It's Party Time!

by Todd Nelson // April · May · June 2016

Parents of young children, consider this a love letter from those of us who have made pretty much every mistake in the book when it comes to planning and hosting kids’ birthday parties. The voice of experience speaks here. 

Before picking a date, inquire among your kid’s closest friends to ensure there aren’t any major conflicts. When considering the timeframe, may we suggest that 90 minutes is the perfect duration for a child’s birthday party. Too short and you will be sending people out the door with plates of cake. Too long and you raise the probability of boredom and destruction setting in. Think 30 minutes for arrivals and unstructured play, 30 for featured activities and food, and then 30 for cake and ice cream. Ninety minutes – boom! You’re done.

Sugared-up kids will always find ways – positive or negative – to burn the added energy off. The best parties offer plenty of positive energy-burn opportunities – think dancing, jumpy houses, sports, and any other games that involve lots of running.

Always specify an end time. If you say “until whenever” on your invitation, there is a good chance you will end the evening with kids sleeping over. Even with an end time, at least one parent will pick up late, so be sure you don’t have any plans right after the party.

Assume every kid in your child’s class is going to hear about the party so consider how you and your child might feel about being excluded. If your child desperately wants to exclude someone, dig deeply into why. There may be a natural antipathy between the two children; it’s okay if they don’t attend each other’s parties. But, if a child in question is only an acquaintance versus a good friend, invite him or her anyway. And never rely on your child to deliver invitations by hand, verbally, or via school. Digital invitations are great because they make it easy for parents to reply and you can send out reminders. Postal invitations are great too because kids love receiving mail addressed to them and you have all the addresses you need for promptly mailing out thank you cards later.

Don’t assume people are going to RSVP by your cutoff date, so count on kids showing up who never respond, and vice versa. If the big day is approaching and you haven’t heard from more than a few parents, start making calls. The last thing you want is for your child to be surprised or disappointed by guests not showing up.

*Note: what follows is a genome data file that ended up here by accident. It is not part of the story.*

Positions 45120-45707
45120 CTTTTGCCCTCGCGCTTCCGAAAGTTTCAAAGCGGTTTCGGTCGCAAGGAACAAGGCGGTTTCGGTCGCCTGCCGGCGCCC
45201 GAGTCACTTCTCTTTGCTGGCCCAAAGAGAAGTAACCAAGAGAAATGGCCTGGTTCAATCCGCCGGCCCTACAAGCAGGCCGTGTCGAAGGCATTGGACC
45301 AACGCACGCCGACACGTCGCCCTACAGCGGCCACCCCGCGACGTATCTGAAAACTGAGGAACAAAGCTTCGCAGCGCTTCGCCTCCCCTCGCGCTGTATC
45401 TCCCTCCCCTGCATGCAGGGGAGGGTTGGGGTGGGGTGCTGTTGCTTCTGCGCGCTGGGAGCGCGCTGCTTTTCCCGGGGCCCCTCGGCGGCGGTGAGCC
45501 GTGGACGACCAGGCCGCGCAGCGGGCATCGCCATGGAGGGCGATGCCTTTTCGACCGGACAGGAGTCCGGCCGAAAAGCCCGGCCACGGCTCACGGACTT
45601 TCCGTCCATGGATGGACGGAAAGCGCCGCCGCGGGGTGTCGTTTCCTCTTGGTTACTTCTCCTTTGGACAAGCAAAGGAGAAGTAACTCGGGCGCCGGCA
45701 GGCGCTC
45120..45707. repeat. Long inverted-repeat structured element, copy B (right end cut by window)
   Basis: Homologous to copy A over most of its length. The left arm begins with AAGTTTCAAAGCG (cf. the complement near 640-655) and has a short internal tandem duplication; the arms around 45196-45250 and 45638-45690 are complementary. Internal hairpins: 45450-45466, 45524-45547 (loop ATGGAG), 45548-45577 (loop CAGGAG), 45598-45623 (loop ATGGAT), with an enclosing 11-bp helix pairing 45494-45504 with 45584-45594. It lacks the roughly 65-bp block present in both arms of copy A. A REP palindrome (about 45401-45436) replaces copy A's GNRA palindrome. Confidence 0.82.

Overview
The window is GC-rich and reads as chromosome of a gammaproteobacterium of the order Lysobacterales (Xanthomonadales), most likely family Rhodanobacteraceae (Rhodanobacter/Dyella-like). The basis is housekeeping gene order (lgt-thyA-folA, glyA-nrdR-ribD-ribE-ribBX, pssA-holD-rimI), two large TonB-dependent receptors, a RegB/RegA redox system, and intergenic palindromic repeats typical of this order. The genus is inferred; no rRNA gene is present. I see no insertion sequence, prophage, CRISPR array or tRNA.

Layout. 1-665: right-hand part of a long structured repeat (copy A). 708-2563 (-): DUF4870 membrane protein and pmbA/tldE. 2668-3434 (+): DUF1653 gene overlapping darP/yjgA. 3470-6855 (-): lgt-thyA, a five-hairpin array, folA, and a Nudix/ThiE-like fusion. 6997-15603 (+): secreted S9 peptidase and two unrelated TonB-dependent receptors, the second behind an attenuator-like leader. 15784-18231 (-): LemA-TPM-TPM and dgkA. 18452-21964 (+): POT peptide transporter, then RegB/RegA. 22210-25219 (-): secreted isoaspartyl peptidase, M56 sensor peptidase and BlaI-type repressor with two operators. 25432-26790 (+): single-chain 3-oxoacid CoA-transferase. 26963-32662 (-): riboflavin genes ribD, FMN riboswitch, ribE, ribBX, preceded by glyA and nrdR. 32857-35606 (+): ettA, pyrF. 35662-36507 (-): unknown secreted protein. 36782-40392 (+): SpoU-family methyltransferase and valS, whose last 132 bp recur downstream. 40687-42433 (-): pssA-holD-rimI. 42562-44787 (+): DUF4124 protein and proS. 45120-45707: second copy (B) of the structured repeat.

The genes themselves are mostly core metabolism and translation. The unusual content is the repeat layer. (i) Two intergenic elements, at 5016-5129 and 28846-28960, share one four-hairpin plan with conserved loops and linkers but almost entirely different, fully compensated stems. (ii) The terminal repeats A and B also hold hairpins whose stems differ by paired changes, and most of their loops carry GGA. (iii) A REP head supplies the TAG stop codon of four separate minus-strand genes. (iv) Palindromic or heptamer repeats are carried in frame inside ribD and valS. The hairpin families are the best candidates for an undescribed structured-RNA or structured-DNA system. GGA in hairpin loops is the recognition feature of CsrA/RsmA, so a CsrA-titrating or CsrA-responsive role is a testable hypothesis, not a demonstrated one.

Avoid personalizing goody bags, and make sure you have plenty of extras. Remember, kids will show to your party with no RSVP and parents will often arrive for pick-up with green-eyed siblings in tow. You will be glad to have extras on hand.

When parents are dropping off, ask about food allergies and obtain mobile phone numbers. Parents will often use party times to run errands, so you definitely want to be able to get in touch when Anna breaks out in hives after eating a strawberry or Tommy is bleeding from a tumble and you think he might need stitches.

If hosting an unstructured party in your home, plan at least a few uncomplicated activities, especially for those children who may be less comfortable socially. At the same time, be prepared to abandon all preplanned activities if the kids seem inclined to just play and create their own fun.

Ship your pet somewhere safe for the day. There will always be one child who becomes obsessed with your pet and wants to carry it around or feed it treats the whole time. There will be another who is absolutely terrified of animals. Shipping him somewhere safe ensures all are happy.

If accepting gifts, save opening them for a quiet time after the party. This prevents hard feelings if your child reacts the wrong way. It also precludes other kids from ripping open your kid’s gifts, and gives you an opportunity to record accurately who gave what for thank you cards later on.

With a little planning and a lot of patience, you will surely be able to pull off the party your little one has been dreaming of.

Todd Nelson

Owner of MaidPro of Raleigh and Wake Forest.